Tennessee runningback Brandon Warren (1) falls across the goal line as he is hit by Shane Reveiz (45) during the first half of the spring Orange and White game Saturday, April 18, 2009, in Knoxville, Tenn. (AP Photo/Wade Payne)
KNOXVILLE — Lane Kiffin got the setting he wanted Saturday afternoon.
Construction-altered Neyland Stadium held 51,488 fans on a postcard perfect day. Most of them arrived hours earlier, giving the University of Tennessee campus a legitimately fall feel for the Orange and White spring game.
Kiffin said he and the rest of his first-year coaching staff were “blown away” by the environment.
“Most of our players have been through this,” Kiffin said. “But for our staff — and I tell you, we’ve had a lot of coaches that have been to a lot of really good places and won a lot of games — but when we got done with that Vol Walk and came in the locker room ... I had some guys come up to me and say, ‘Man, I’ve never seen anything like that.’ And these are guys that have been to some really special places, so it was really neat.
“The energy out there was unbelievable. I really want to thank our fans. That was exactly what we needed today. We needed that environment, because we needed to find out, amongst our players, who was going to thrive in that environment.”
B.J. Coleman, for one, thrived in that environment.
The sophomore from Chattanooga led the UT offense to three scores on his only three possessions as quarterback, tossing two touchdown passes to help the offense defeat the defense 41-23.
Coaches limited both sides schematically in hopes of preventing next season’s first few opponents from seeing too much on video. Offensive points were measured in traditional increments, while the defense was awarded three points for every stopped series, five points for every turnover forced and seven points for every touchdown.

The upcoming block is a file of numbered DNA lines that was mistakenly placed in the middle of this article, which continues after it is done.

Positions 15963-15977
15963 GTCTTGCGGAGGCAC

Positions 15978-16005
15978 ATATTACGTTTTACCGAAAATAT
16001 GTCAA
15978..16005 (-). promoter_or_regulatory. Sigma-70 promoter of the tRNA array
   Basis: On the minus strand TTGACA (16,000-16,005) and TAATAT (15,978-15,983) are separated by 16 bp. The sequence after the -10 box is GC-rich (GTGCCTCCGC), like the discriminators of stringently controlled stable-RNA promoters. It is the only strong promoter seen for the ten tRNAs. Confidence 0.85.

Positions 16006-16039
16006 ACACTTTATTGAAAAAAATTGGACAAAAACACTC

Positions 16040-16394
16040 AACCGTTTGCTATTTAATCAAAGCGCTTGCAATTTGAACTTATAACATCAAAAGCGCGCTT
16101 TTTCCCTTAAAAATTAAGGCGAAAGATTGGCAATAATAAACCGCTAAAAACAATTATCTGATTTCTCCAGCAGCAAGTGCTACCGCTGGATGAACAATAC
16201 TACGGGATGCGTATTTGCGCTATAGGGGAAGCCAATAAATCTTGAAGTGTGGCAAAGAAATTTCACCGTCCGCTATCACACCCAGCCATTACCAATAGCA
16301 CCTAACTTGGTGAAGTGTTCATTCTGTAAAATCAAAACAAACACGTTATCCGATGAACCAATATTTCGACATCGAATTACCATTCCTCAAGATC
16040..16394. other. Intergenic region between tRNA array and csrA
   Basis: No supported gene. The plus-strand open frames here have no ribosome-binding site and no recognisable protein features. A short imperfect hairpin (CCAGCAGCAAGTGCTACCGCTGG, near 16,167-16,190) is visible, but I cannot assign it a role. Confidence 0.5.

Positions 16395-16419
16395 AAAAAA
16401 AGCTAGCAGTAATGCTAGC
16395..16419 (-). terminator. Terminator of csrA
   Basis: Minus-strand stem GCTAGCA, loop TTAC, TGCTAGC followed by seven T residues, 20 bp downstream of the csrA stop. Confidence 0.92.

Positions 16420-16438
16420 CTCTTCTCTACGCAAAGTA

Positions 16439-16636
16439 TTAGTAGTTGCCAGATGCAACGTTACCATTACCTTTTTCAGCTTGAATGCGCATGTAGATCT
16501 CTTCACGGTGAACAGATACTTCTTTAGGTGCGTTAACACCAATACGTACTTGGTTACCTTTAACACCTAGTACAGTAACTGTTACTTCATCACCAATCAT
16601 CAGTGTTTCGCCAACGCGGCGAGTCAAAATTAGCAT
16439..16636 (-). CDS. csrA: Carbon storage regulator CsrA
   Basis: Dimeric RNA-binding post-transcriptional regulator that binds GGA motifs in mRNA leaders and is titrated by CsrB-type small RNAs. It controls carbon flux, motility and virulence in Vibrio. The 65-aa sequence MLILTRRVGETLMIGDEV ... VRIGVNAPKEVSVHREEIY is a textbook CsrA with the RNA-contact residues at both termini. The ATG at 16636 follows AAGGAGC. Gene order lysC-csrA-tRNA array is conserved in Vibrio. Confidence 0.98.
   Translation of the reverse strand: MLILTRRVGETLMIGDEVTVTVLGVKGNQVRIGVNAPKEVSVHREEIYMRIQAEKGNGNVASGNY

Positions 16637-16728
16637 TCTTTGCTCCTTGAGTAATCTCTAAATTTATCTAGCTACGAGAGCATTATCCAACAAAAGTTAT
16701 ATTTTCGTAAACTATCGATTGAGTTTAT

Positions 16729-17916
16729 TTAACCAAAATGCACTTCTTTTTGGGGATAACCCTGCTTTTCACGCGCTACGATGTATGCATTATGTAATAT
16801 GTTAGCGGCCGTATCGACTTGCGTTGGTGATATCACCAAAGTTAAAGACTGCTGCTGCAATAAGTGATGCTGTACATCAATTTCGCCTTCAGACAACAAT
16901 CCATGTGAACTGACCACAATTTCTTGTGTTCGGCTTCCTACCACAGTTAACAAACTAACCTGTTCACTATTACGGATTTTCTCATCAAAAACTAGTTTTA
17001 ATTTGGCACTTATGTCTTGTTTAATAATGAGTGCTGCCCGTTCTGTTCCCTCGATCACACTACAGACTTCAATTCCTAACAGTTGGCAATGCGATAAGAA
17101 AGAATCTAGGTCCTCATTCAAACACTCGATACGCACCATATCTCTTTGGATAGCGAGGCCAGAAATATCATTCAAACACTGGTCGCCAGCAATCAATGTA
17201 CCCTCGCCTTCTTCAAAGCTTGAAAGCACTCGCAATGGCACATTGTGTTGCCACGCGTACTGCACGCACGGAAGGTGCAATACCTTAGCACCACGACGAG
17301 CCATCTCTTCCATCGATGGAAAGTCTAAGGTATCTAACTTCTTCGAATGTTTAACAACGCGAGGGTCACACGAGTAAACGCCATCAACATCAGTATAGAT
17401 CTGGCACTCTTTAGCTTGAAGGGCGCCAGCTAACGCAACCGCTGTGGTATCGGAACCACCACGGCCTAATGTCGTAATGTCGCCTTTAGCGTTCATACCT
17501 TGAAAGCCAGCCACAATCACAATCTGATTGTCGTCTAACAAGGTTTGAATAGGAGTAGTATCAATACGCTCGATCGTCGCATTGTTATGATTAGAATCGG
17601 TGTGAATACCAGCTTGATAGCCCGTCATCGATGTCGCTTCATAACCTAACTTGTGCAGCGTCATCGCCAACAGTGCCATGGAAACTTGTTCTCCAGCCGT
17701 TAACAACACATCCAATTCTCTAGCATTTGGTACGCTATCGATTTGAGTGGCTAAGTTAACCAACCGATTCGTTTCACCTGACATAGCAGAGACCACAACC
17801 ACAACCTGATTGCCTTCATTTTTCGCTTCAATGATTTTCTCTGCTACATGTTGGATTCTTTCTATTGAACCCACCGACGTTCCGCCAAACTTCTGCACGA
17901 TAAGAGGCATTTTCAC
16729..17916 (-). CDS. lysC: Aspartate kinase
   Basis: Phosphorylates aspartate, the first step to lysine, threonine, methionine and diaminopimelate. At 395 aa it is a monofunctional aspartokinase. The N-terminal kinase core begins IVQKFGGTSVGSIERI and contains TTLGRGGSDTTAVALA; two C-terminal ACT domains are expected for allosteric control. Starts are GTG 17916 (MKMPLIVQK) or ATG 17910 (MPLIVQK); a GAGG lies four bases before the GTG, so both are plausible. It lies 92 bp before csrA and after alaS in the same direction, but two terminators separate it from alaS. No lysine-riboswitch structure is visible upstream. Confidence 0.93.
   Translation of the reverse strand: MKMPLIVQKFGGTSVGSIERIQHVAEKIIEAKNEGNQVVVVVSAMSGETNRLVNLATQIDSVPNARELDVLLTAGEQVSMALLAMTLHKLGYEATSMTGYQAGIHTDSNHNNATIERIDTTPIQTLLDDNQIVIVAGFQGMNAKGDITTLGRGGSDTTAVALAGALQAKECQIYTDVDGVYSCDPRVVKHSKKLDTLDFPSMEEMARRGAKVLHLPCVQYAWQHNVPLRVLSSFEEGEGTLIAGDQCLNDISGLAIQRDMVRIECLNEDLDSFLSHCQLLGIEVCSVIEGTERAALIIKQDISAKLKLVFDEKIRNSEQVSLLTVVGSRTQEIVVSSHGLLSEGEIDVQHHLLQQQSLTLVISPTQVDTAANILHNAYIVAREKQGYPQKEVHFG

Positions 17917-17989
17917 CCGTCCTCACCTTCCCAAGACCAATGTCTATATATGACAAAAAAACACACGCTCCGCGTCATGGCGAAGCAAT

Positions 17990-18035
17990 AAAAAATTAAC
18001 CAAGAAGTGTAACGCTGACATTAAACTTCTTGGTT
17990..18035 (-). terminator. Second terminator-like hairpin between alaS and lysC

Coleman, a McCallie School graduate, completed 13 of 22 passes for 160 yards and no turnovers. He had a third touchdown, a 13-yard strike to Denarius Moore, called back for an offensive-line penalty.
He was, as he had been in the previous two scrimmages, the Volunteers’ most efficient quarterback.
But neither Coleman, Jonathan Crompton nor Nick Stephens will head into summer conditioning with an understanding of their fall roles. Kiffin, as expected, said he wasn’t ready to name a starter, though he complimented Coleman’s performance.
“He looked good today. Again,” Kiffin said. “It was the second time in the stadium in a row that he’s looked good. He seems to have some game presence about him. When we get out here, he seems to play better than he does in practice, so that was good to see.”
Coleman felt good about the momentum he’ll carry into the summer.
“I feel like I’ve got a lot of respect from those guys on the offensive and defensive side of the football,” he said. “My goal is to be a leader at the quarterback position. It’s been instilled in me all my life.
“It’s very important that I be the leader and be the example for these guys. I feel like I can absolutely do that.”
Crompton had his moments, too, completing 14 of 27 passes for 143 yards and one touchdown. But he also had the day’s lone turnover, though Kiffin said the interception “wasn’t Jonathan’s fault.”
Stephens, who has been hampered by a wrist injury all spring, completed 11 of 21 passes for 131 yards.
“I’ve got to go to the film to really break them down, exactly, because there’s so much going on out there that you’re watching,” Kiffin said. “But I thought they protected the ball well, and it seemed like they made good decisions, for the most part.”
Fan appreciation dayThousands attended fan appreciation day at the University of Tennessee Saturday to get autographs from their favorite players and coaches prior to the annual Orange and White game.